I was immediately impressed with this 24-year-old machine’s tightness and directness. There was no slop relayed through the steering wheel, nor was there any found in the gearbox. Simply spot the next corner, dial in the amount of steering clearly prescribed and communicated from the tires, and add in more power as required. You’re never going to be blown away by that power though, which you might’ve already expected. Cars today simply pack way too much heat for a proper comparison to the sports cars only a pair of decades and some change removed.
Your average entry-level luxury car would pull on the RX-7 from a dig. It wouldn’t be as much fun in the canyons though. This aging Mazda allows for a two-way conversation between driver and car, and as far as driving satisfaction, that’s more valuable than a pair of heated seats and the perceived increase in your bottom line by wealth-conscious neighbors.
After hustling the RX-7 for 40 or so miles, it was time for a pit stop and a vehicle change. I handed over the keys to the “old car” for a set of keys to something really old.
For about three years back in the 1970s, Mazda decided to stuff its Wankel engine between the front fenders of a pickup truck. That’s how we got the REPU, the Rotary Engine PickUp, which proved to be one of the most entertaining vehicles in this whole JDM train.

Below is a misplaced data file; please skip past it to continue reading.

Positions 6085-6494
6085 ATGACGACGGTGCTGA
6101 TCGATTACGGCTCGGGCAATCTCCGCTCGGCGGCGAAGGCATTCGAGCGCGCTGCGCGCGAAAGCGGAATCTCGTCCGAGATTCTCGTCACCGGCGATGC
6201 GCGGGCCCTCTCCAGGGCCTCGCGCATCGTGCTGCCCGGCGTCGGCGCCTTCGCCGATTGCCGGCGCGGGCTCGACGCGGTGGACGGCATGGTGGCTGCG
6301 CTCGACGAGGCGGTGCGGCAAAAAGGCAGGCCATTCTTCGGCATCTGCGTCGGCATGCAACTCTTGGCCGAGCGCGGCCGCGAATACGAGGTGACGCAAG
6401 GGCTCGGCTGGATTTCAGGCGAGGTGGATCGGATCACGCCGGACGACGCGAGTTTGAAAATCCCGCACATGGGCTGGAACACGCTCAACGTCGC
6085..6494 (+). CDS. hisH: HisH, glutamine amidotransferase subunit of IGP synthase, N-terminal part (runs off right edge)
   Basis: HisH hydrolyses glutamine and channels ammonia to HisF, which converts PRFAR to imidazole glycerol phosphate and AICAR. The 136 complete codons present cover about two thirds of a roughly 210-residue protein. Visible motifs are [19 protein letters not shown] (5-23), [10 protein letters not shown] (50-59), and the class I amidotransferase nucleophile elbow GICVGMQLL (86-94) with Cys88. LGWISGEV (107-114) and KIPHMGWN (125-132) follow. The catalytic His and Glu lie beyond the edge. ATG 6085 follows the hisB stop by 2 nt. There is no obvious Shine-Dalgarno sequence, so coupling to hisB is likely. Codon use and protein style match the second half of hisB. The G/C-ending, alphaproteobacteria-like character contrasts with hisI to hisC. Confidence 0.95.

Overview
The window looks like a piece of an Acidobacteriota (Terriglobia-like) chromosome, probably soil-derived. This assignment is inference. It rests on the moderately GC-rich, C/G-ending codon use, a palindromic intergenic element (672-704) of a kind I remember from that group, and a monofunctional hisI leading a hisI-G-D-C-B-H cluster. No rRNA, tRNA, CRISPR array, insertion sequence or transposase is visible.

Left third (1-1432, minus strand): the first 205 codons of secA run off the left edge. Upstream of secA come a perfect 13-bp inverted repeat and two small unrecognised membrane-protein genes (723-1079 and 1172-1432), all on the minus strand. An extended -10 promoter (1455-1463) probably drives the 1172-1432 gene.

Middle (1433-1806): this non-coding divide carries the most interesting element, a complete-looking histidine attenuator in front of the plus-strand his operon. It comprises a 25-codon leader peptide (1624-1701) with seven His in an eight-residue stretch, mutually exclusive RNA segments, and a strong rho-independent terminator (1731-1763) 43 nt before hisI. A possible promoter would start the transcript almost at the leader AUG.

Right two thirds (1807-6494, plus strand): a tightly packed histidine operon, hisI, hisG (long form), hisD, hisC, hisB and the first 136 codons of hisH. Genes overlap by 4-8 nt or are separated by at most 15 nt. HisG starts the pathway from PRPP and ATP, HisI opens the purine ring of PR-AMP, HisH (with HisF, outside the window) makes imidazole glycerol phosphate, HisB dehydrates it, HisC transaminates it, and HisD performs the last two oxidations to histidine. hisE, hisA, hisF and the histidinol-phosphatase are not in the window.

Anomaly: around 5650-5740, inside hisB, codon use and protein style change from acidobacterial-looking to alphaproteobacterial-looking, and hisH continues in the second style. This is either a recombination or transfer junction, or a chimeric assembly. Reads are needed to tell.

The 1978 REPU’s steering is vague, the cabin is small, and the brakes work just enough so that you can tell they’re doing something. That something gives you enough time to ponder how up to date your will is currently and if you’ve said “I love you” to your wife and daughter this morning.
Where the alternating sweeping corners and tight technical sections would be dispatched with tremendous ease in the RF, the opposite is true from behind the wheel of this old truck. I drive an old truck of my own, but even my 1965 Ford F100 manages to provide some semblance that I’ll be able to slow down enough for the next corner.
There is no carefree, smiling piloting to be had here. It requires a laser focus to the task at hand. There’s no white mocha latte sitting calmly in a cupholder, balanced through the corners. There’s white knuckles wringing a thin-rimmed steering wheel.
So how was it entertaining? Mazda fitted this truck with a five-speed manual gearbox from one of its racing cars and they’ve also slapped on a hilariously shouty exhaust system. While the FD was quiet, the REPU is not. It sang a song like a chorus of angry bees, and it wanted the world to know the lyrics. Also, that gearbox shifts crisply and allows me to extract every ounce of power from the 1.3-liter 13B engine.
The shifter in the rotary truck is even better than what you might find in a car like the MX-5 RF that brought me here, since it’s competition-car sharp. It’s a wonderful, if slightly odd, mash-up of new giving life to old. You can laugh about the superb shifts while trying not to cry about the scarcity of braking ability.
It’s possible for a car to be terrifying and entertaining, and I’ve received a crystal clear lesson in this theory from the REPU. While there’s not much in terms of on-center stability, once you crank the wheel in the direction of the corner and the steering bits figure out that’s where you want to go, the truck starts to move through the turns quickly. I was smiling my largest smiles of the day in an old truck with a weird engine, no brakes, and an exhaust that would annoy most of my neighbors.